We got my dad into a hospital for a mild condition and from there Nanette refused to receive him back into her home. Then I worked on finding him a place to go, consulting many people on the best location, but ultimately we had to make a quick decision. My decision was helped along by a sound word from a woman that works at the hospital in Long Beach (not the VA) that highly recommended Pacific Care Center in Long Beach. She told me her good friends work there and the care is phenomenal.

We made the move. This is a living facility, is state funded and what the state recommends rather than the quality care he was receiving with Nanette. After a short few months it was apparent this was a horrible decision and they had no interest in my father’s health or him as a person. He became just another number very quickly.

Through the course of his stay some major incidents occurred. He was once ignored for over an hour even though he was yelling for help, he was left for ants to eat him, he went un-bathed for days at a time, he received improper bowl care if any at all, he was not properly taken care of with his catheter, and generally not well cared for.

One morning my father called me, he a great deal of pain, pain which I later learned came from being impacted, which is the result of poor bowl care treatment by the staff. He asked me if I could come and see him, these days it was getting more and more that he wanted me near him. By this time my daughter was born, I was working a tremendous amount of hours, so it would go a couple weeks at a time before I was able to see him. I would talk with him all the time, but not be with hm at his side, something we both much prefered.

So I told him I would leave for work early and stop to see him on my way in. I went to hang up but something told me not to. My father, said goodbye and thought he hung up the phone. He was limited on his abilities to manage his phone due to the nature of his injuries, but even more so when he was in pain as that drove up the spasms and spasticity he was experiencing making him terribly tight. So, he laid there yelling for someone to come in and help. The entire ride up to see my father, about an hour, from Rancho Santa Margarita to Torrance, over 60 miles, I heard him begging for help. No one came.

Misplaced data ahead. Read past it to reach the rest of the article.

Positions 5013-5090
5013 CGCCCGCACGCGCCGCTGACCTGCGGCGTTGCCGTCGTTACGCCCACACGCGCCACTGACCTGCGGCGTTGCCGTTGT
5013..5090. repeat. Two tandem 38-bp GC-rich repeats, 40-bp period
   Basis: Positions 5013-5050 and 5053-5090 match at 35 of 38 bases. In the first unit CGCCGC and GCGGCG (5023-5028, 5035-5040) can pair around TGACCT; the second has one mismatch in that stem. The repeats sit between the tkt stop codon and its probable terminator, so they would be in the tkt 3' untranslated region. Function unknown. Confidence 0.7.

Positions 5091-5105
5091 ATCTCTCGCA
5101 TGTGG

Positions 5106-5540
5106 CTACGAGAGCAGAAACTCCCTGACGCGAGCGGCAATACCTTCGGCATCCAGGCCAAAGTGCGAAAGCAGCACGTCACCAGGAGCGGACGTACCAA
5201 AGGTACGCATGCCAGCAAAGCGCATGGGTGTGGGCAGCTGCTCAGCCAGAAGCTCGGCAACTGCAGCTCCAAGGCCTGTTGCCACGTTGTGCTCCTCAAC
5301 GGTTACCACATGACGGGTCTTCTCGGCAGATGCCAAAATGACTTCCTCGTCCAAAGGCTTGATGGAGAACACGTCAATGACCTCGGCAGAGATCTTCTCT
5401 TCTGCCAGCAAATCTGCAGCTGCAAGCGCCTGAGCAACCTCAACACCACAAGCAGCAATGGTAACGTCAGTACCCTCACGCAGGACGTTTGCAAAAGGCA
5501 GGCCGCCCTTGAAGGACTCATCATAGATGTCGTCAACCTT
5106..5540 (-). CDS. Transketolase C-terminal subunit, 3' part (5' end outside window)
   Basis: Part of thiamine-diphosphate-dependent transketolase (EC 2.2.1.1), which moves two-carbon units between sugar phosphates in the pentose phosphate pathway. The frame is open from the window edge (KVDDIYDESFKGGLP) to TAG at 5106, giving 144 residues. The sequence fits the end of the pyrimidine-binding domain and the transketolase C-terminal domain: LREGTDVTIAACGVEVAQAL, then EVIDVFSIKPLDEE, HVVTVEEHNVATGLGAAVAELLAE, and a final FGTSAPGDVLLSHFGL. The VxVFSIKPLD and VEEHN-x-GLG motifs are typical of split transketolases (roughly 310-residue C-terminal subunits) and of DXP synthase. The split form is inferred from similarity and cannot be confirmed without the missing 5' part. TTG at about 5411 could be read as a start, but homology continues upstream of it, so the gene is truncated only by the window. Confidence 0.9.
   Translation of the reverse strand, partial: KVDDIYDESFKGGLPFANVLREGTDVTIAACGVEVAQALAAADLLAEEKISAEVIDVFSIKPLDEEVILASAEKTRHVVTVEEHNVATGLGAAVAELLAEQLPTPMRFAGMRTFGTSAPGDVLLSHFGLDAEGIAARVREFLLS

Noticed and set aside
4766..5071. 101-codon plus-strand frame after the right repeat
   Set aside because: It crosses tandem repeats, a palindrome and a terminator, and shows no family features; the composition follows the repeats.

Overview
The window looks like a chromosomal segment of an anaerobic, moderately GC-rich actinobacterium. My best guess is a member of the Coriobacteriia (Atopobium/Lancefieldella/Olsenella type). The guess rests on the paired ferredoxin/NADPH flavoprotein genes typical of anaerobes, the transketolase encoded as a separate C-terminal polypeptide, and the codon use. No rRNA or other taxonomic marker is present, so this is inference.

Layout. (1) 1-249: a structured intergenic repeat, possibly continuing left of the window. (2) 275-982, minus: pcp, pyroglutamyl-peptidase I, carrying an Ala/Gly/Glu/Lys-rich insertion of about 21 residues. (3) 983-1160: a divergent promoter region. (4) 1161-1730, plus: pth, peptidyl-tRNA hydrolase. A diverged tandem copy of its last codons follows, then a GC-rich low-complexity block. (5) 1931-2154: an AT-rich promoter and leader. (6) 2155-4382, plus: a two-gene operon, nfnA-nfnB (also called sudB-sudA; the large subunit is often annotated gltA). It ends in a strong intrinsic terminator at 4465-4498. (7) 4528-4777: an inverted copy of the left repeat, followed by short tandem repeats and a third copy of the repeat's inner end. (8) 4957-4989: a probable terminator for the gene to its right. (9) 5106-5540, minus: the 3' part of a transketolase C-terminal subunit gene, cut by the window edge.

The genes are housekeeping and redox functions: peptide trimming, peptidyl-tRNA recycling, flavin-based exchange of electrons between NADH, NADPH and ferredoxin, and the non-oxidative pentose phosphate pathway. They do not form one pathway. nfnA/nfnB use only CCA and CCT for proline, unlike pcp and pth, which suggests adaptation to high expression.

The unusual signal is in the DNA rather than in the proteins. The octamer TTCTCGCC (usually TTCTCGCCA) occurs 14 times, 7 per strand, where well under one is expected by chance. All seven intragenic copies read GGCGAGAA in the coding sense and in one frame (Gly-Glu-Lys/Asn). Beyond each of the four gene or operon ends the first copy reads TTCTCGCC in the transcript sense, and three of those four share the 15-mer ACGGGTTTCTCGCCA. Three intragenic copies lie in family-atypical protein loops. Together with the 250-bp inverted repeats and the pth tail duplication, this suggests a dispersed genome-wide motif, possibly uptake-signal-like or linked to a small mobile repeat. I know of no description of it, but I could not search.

You can imagine the rage I was in when I showed up to the living facility and no one was willing to take on the responsibility of not coming to my father’s aid. They all said they were too busy! WOW! What a shock. I was just forced to remove my father from Nanette’s care, pure and nurturing care because the VA hospital was coming in to investigate and as soon as they discovered the lack of license would have forced my dad into what they considered a licensed facility like Pacific Care Center. After sometime I was able to get him the care he needed that day, but my concerns of the quality of care were highly elevated at that point.

Later on subsequent visits I would discover more and more of the problems that would come up. The poor treatment, the fact they were not rotating him properly, or if they were, they would have found the swarm of ants that had eaten a half inch hole in his left leg and start their work on the right, which also lead tothe conclusion they were not doing his range of motions. Then the fact that he eventually contracted a blood disease from the poor treatment of his bowl care and catheter and was sent to a highly contagious facility which is where he later died, proved that the state cares nothing of patients, just the money from the facilities they are in.
My father died because the mandates of state care. You won’t read this in any news print or media coverage. There was no way to go after anyone, we did not have the funds to start off with, but the impossibility of bringing down such forces is tremendous. The only hope I have for the future is that others will not suffer as my father did. I live with the decisions I helped make with my father which ended his life sooner than expected everyday and it hurts. I am grateful for all the amazing care he received from Roselle and Nanette as well as the other caregivers that gave it their all.  I despise the facility that led to his death and will never forgive myself for not doing more.

Pacific Care should be burned to the ground and their patients removed to a loving facility, one that bathes their patient’s everyday and does not leave urine in all the bathrooms on the floor. The state should allow patients to get the care that they want and from whom they want. If you find yourself in this position, determining how to give the proper care to your loved one, you can’t research the facility enough, and you can’t trust the opinions of others too much.  Most importantly, go with your gut, you will know where there is love and where there isn't.